In Germany, an alarming change in the mood of policy makers has taken place over the past weeks: while it is still accepted and publicly stated that it is worth fighting for the euro, there is a growing perception that it does not make sense to fight for the euro in its current form.
This feeling was first demonstrated when Chancellor Angela Merkel reacted to the former Greek prime minister George Papandreou’s plan of a referendum on the rescue package with the remark that Greece would have to leave the euro if it defaulted on its debt. It was further underlined when a paper from the finance ministry was leaked to Spiegel Online looking into the consequences of a Greek exit with a baseline scenario in which the (then smaller) euro zone would re-emerge stronger and more stable than before.
In the past days now, I have had encounters with several policymakers or their staff in Berlin and they were very relaxed about Greece leaving the euro. Most of them were arguing that a default was on the books anyway, that its consequences could be managed with the current EFSF institutions and that an exit would therefore not make much of a difference. Some did not even realise that a Greek default and an exit from the euro area are two distinct issues and that a default would be possible within and outside the euro-area.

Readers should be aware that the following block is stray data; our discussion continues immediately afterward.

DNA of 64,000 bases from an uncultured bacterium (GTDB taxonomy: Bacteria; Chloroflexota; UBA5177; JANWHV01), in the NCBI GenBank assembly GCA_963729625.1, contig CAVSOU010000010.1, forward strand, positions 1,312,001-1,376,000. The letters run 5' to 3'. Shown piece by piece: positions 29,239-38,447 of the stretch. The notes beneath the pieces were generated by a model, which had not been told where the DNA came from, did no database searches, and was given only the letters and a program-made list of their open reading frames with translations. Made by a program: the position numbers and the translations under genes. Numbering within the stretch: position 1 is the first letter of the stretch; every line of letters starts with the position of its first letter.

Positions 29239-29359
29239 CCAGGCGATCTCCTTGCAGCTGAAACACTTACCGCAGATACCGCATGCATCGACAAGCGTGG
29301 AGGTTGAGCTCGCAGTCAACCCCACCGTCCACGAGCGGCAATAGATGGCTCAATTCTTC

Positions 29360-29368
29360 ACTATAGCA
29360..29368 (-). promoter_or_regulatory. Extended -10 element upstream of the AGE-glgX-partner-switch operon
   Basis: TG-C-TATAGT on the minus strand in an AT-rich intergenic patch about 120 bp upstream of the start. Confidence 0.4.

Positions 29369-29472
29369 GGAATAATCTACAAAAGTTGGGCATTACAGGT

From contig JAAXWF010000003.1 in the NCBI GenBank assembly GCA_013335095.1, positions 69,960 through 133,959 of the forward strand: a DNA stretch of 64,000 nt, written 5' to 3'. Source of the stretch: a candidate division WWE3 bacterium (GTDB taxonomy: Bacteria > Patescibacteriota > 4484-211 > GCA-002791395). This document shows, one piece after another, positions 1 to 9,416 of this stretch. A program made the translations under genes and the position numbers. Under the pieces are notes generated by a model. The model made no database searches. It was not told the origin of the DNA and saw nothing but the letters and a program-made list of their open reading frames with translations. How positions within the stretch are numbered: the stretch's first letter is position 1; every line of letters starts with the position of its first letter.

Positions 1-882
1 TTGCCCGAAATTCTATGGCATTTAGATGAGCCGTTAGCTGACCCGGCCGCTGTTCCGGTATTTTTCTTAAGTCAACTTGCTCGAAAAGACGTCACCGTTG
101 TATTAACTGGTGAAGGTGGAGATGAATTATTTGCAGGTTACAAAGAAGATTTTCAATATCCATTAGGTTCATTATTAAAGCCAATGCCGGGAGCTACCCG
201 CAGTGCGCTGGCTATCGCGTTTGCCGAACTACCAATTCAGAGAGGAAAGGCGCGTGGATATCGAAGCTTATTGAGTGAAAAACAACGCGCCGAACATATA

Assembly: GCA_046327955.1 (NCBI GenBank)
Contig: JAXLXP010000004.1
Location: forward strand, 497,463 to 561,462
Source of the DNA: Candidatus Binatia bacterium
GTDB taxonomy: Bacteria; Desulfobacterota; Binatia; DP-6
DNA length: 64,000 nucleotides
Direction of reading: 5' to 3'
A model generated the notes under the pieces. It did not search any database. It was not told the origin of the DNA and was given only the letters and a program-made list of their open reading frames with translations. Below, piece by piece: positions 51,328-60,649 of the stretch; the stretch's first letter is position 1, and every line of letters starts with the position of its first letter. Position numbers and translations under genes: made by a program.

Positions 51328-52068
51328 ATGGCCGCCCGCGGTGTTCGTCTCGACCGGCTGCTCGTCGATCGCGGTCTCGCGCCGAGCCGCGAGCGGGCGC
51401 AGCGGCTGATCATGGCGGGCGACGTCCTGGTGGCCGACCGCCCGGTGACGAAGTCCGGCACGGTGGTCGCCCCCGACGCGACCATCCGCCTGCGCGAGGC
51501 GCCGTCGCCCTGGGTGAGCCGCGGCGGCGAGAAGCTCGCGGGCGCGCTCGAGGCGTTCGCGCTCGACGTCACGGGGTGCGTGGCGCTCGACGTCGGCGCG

This attitude is extremely dangerous. As my colleague Daniela Schwarzer from the German Institute for International and Security Affairs and I argue in a new German language publication, a Greek exit from the euro area will open up a new channel of contagion to the other euro-zone countries which might have the power to rip the whole currency union apart. This channel of contagion would come on top of contagion through the market of government bond yields which we have observed over the past 18 months or so.
The problem seems to be that many people are speculating about a Greek exit without looking at historical precedents. An important episode here is Argentina which left a currency board (an arrangement in which the currency was pegged one-to-one to the dollar and under which the Argentine economy was heavily dollarised) in the early 2000s. Argentina defaulted on its debt and devalued strongly in 2002, after several austerity packages had failed to restore market confidence (doesn’t that sound familiar?). The interesting point about the Argentine experience is that commentators predicted chaos and hyperinflation. Instead, the country embarked on a nice growth trajectory which started almost immediately after the devaluation and inflation remained in check. In inflation-adjusted terms, per-capita-GDP in Argentina from 1999 to the present day grew even more briskly than in Brazil (which is often perceived as the fabulous growth story of Latin America).
If Greece were to leave the euro area, its policy makers would most likely look at Argentina’s experience to minimise damage to their own economy. One important element of a Greek devaluation would thus almost certainly be a forced conversion of all bank deposits and loans into the new national currency as has been done in Argentina. Without such a step, any devaluation of the new currency would bankrupt the Greek corporate sector and the Greek banking sector, as liabilities would still be in euros, but incomes in a devalued new currency.